E.g., “Emily had a laissez-faire attitude to life and strongly believed that problems would eventually resolve themselves.” 

  1. Liaise

Liaise is a verb that involves close collaboration and cooperation. When a businessperson liaises with his clients, they remain in consistent contact and check in on where they stand. Furthermore, a liaison is a middleman assigned as a third party to facilitate communication between two parties. The register of this word is very formal and should be reserved for formal communication. 

E.g., “The Minister of Health must liaise with the heads of various organizations in the wellness industry.”

  1. Ridiculous

Ridiculous and its French root ridicule describe an idea or a situation that makes us laugh due to how absurd it is. This word combines how funny and yet strange something is at the same time. It can be used for trivial things, such as an unusual fashion outfit, or more serious matters, such as a politician’s new policy. When we want to express this feeling, we can use the natural reaction “that’s ridiculous!”. 

E.g., “Did you hear about the ridiculous new dress code rules at the office?”

  1. Souvenir

Souvenirs are items we purchase to remember a place or a moment in time that is special to us, such as taking a trip to a foreign country. The literal translation of this word is “to remember,” which is the exact reason we buy postcards, keychains, and magnets when we travel. 

E.g., “I buy a postcard from every new city I visit to keep as a souvenir.” 

  1. À la carte

Surely, you have seen this phrase printed on a restaurant menu before and wondered what it means. À la carte refers to the part of the menu where you can freely choose individual items rather than opting for a set course.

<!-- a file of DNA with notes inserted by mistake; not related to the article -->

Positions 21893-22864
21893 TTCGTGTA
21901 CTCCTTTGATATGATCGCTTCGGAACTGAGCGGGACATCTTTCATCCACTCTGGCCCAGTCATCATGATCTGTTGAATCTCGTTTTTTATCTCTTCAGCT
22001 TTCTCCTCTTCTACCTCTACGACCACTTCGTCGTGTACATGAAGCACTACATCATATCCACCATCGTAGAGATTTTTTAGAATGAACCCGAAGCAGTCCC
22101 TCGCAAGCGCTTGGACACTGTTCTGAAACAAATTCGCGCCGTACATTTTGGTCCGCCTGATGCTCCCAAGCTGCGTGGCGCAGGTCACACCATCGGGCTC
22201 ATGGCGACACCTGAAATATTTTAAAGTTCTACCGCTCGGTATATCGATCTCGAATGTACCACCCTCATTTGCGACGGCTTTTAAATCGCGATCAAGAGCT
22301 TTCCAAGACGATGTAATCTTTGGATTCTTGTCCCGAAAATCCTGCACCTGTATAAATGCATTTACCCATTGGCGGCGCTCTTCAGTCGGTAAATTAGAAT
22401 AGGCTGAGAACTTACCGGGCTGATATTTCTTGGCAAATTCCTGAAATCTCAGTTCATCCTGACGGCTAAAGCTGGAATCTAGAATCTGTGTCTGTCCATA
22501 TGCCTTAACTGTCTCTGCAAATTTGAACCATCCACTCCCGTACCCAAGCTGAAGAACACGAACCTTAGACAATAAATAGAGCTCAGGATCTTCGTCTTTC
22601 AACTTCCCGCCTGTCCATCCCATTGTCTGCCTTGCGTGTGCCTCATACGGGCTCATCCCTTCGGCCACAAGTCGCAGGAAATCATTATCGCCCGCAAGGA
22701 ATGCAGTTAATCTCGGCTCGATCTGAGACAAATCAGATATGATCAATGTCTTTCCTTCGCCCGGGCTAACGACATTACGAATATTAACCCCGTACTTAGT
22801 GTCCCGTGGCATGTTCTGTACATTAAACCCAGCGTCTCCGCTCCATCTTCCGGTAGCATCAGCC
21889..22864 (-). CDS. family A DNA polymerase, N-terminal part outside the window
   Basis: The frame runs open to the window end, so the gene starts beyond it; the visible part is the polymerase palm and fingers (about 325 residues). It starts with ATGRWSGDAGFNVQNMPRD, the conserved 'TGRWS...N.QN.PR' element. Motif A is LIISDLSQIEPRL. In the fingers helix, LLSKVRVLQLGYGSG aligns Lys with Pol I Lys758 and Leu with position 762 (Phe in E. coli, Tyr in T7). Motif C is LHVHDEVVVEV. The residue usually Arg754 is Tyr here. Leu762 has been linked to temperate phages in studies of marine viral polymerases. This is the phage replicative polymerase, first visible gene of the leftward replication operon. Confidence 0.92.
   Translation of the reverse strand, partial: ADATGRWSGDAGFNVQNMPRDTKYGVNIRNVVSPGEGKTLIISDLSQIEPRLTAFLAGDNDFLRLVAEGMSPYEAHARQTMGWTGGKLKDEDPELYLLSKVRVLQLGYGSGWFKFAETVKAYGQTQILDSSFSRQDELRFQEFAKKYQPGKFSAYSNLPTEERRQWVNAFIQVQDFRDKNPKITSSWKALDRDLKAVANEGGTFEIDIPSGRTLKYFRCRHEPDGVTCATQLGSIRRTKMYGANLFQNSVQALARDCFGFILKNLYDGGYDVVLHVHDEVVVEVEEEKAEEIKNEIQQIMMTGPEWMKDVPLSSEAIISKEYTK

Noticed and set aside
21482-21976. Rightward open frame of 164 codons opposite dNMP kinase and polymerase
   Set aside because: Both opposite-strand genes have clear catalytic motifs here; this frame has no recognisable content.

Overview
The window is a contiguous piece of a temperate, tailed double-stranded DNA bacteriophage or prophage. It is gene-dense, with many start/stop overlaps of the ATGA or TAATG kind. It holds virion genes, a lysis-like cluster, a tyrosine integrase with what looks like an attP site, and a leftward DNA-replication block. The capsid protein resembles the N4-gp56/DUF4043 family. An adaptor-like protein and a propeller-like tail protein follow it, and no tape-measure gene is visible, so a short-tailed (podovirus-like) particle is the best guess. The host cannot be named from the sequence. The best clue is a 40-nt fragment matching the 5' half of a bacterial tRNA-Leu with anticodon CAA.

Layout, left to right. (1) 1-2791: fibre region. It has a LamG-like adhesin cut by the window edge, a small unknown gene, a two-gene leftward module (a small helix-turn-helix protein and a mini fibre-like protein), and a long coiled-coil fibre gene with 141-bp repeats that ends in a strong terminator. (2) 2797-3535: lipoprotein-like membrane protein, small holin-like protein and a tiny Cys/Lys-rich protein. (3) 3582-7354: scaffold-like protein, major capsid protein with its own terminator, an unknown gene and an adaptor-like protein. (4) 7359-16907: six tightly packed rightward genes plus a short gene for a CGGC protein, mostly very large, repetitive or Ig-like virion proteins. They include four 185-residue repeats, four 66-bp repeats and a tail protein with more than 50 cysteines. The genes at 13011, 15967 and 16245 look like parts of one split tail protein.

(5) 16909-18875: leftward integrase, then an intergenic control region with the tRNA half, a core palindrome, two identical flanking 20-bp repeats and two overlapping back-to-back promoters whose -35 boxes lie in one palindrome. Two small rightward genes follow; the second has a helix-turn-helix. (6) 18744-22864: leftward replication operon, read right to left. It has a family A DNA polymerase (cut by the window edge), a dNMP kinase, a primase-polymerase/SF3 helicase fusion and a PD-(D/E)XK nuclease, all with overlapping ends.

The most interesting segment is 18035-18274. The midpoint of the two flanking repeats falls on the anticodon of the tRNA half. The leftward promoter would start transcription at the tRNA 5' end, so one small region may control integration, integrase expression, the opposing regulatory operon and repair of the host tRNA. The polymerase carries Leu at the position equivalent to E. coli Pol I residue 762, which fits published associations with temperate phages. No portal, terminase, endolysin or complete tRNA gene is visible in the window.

E.g., “I have food allergies, so I always order à la carte instead of a set menu.” 

  1. Cul-de-sac

Cul-de-sac is another way to say dead-end street. The idiomatic expression coming from French directly translates to “bottom of the bag,” symbolizing that there is no way forward. We primarily use cul-de-sac in the context of suburban and residential neighborhoods where there are a number of houses surrounding the dead-end road. 

E.g., “The children were playing football at the end of the cul-de-sac.” 

  1. Petite

The literal translation of petite is “small.” However, we attach a different nuance to this word in the English language. It is most commonly used to describe a woman who is very small and thin in an attractive way. We can sometimes see this word printed on clothing tags in popular chain clothing stores, meaning the article of clothing is designed for a smaller group of women. It has a positive connotation and is a compliment. 

E.g., “Since I am only 1.48m in height, I must shop at the petite section of the store.”

  1. En route

En route is an expression very similar to “on the way,” which we use when we are traveling to our destination. The one difference between these two phrases is that “en route” is a little more formal. For example, airline pilots commonly use “en route” when addressing the passengers in the middle of the flight. 

E.g., “The airline representative informed me that my suitcase was lost en route to London.” 

  1. Bon voyage 

Bon voyage is an expression which translates to “good journey.” A similar phrase we also use in English is “safe travels”. Both of these phrases can be said to someone who is about to start on their journey to wish them a safe and pleasant trip. While “bon voyage” tends to be more formal than “safe travels,” it is still a widely used and understood way to say goodbye when seeing someone off. 

E.g., “My friends came to the airport with me to wish me a bon voyage before my big trip.”